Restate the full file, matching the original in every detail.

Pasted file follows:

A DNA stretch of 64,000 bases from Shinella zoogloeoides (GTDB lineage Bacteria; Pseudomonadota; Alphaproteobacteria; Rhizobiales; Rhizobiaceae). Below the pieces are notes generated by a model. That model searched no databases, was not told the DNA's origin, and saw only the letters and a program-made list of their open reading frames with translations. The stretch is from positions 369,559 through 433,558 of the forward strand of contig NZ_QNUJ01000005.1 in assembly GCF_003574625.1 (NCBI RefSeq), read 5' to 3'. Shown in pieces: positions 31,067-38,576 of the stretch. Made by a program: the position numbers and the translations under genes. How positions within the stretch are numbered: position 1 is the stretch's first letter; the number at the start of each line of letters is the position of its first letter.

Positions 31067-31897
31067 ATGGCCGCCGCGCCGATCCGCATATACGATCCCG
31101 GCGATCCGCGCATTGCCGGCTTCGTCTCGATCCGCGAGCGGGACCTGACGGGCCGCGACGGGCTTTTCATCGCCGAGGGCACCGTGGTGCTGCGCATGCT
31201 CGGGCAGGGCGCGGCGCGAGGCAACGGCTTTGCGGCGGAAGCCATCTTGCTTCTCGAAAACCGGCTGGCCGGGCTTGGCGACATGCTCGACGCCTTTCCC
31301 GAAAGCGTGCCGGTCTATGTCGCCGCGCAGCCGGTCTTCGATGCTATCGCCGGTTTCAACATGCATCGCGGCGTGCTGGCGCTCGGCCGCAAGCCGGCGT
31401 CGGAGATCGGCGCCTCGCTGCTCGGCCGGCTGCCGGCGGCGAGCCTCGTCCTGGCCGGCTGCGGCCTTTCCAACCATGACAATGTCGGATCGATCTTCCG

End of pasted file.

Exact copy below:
A DNA stretch of 64,000 bases from Shinella zoogloeoides (GTDB lineage Bacteria; Pseudomonadota; Alphaproteobacteria; Rhizobiales; Rhizobiaceae). Below the pieces are notes generated by a model. That model searched no databases, was not told the DNA's origin, and saw only the letters and a program-made list of their open reading frames with translations. The stretch is from positions 369,559 through 433,558 of the forward strand of contig NZ_QNUJ01000005.1 in assembly GCF_003574625.1 (NCBI RefSeq), read 5' to 3'. Shown in pieces: positions 31,067-38,576 of the stretch. Made by a program: the position numbers and the translations under genes. How positions within the stretch are numbered: position 1 is the stretch's first letter; the number at the start of each line of letters is the position of its first letter.

Positions 31067-31897
31067 ATGGCCGCCGCGCCGATCCGCATATACGATCCCG
31101 GCGATCCGCGCATTGCCGGCTTCGTCTCGATCCGCGAGCGGGACCTGACGGGCCGCGACGGGCTTTTCATCGCCGAGGGCACCGTGGTGCTGCGCATGCT
31201 CGGGCAGGGCGCGGCGCGAGGCAACGGCTTTGCGGCGGAAGCCATCTTGCTTCTCGAAAACCGGCTGGCCGGGCTTGGCGACATGCTCGACGCCTTTCCC
31301 GAAAGCGTGCCGGTCTATGTCGCCGCGCAGCCGGTCTTCGATGCTATCGCCGGTTTCAACATGCATCGCGGCGTGCTGGCGCTCGGCCGCAAGCCGGCGT
31401 CGGAGATCGGCGCCTCGCTGCTCGGCCGGCTGCCGGCGGCGAGCCTCGTCCTGGCCGGCTGCGGCCTTTCCAACCATGACAATGTCGGATCGATCTTCCG